WASHINGTON — Municipal bond and city interests are spending the final hours before the fiscal cliff deadline watching and waiting, remaining hopeful that lawmakers will agree on a slimmed-down last-minute deal not including any threats to the muni interest tax exemption.
"We're not making calls aggressively today," said Mike Nicholas, chief executive officer at Bond Dealers of America. "We've been working the issue really hard, but I'm not sure how much you can do today."
Nicholas said any last-minute deal would likely be a much simpler one than the "grand bargain" being discussed for the past several months. BDA is continuing to advocate buying more time for discussion with a short-term extension deal, while building an industry coalition to help protect the tax-free status of muni bonds, Nicholas said.
Susan Collet, BDA senior vice president of government relations, added that changes to the muni exemption are likely too complicated to work into any eleventh-hour deal, which will likely focus heavily on preventing across-the-board tax increases.
"Those aren't going to fit into this slimmed-down deal," she said.
While there are reports that Vice President Joe Biden and Senate Minority Leader Mitch McConnell, R-Ky., have had productive talks over what income level to place the cutoff for the automatic tax increases triggered by the cliff, there remains the thorny issue of the sequestration cuts to deal with. The Office of Management and Budget said in a report earlier this year that 7.6%, or $322 million, would be cut from $4.2 billion in authorized subsidy payments to issuers of BABs and other direct-pay bonds in fiscal 2013.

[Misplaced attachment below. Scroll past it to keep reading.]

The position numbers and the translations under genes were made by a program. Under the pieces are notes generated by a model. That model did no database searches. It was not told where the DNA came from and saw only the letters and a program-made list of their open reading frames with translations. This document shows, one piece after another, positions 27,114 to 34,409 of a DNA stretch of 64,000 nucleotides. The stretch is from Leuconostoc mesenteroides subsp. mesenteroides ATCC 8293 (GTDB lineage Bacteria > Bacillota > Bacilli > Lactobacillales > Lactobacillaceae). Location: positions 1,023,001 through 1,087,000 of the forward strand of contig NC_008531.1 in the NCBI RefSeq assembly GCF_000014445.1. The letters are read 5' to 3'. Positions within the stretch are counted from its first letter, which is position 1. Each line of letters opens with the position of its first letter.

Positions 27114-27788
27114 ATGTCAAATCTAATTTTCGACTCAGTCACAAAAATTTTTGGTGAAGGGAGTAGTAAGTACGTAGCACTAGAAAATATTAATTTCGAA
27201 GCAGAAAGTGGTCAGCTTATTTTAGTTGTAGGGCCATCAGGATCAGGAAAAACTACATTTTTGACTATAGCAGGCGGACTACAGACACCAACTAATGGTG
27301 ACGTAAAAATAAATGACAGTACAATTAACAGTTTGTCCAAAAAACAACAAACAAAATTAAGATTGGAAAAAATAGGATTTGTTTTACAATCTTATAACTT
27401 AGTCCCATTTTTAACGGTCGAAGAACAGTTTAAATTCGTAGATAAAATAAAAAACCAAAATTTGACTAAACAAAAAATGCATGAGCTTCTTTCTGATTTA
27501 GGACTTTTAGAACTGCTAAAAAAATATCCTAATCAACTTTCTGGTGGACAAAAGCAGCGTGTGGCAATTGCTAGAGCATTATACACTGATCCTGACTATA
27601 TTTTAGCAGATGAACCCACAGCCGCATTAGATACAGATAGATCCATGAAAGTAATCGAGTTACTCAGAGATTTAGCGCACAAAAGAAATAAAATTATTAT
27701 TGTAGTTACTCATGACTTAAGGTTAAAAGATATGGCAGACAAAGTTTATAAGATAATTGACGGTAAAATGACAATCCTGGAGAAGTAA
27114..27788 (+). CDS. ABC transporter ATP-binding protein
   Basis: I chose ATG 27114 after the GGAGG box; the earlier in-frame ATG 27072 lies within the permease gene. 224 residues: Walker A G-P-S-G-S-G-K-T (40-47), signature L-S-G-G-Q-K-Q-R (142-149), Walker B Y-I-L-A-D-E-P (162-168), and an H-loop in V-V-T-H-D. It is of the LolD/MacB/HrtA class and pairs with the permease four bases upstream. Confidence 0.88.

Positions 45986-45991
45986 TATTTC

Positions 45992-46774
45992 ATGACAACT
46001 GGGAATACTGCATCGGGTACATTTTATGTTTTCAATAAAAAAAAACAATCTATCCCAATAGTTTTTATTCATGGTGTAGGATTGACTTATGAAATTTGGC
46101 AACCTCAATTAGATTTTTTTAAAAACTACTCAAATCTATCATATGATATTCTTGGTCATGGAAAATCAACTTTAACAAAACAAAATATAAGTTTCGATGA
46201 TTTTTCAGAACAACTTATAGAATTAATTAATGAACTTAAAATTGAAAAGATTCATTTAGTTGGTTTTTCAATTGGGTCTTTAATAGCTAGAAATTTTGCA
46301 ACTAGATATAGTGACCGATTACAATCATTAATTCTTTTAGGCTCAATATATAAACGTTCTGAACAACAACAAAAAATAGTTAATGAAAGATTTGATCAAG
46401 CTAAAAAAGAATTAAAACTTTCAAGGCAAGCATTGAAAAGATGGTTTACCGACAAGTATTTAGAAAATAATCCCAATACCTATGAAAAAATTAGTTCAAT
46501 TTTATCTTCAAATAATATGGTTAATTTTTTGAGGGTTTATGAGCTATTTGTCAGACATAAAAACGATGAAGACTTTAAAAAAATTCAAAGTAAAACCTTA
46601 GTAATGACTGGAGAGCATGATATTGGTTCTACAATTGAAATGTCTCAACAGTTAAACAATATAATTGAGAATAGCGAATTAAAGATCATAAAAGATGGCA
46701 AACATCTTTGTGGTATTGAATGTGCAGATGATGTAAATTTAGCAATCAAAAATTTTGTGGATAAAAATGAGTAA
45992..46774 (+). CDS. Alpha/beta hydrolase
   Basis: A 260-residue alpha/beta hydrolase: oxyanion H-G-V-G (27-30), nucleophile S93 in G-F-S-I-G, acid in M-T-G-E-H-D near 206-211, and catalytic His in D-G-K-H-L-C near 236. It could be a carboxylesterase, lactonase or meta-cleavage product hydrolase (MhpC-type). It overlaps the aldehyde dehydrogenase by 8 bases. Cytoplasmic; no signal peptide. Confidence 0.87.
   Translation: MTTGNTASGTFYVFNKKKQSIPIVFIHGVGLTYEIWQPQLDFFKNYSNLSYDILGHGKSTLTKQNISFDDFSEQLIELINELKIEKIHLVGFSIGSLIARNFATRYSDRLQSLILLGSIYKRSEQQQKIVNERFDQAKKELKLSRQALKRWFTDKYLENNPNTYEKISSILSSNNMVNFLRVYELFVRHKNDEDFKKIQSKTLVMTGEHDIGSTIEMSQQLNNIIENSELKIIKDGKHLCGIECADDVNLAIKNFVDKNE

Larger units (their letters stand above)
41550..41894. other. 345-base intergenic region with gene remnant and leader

Senate Majority Leader Harry Reid, D-Nev., said on the Senate floor Monday morning that there was still no deal in place and that the Senate is not prepared to vote on any measures to stave off the cliff just yet.
"This is a terrible sign this morning, that Reid has had to go to the floor and say 'we're not there yet,'" Collet said.
Michael Decker, co-head of municipal securities at the Securities Industry and Financial Markets Association, issued a final hopeful statement Monday,
"We're hopeful that Congress can develop consensus around a plan to forestall the fiscal cliff and we urge negotiators to avoid imposing any tax on otherwise tax-exempt municipal bond interest," Decker said.
Lars Etzkorn, program director for the National League of Cities, agreed that fundamental changes to the muni market were highly unlikely in a last-minute deal, but said the negotiations are very secretive and until a deal is done it is impossible to know for certain what it will or will not include.
"Hopefully we don't go to bed tonight not knowing," he said. "We're waiting, like the rest of the world, like anyone who has concerns."
Etzkorn added that his group remains cautiously optimistic about a deal getting done before the midnight deadline.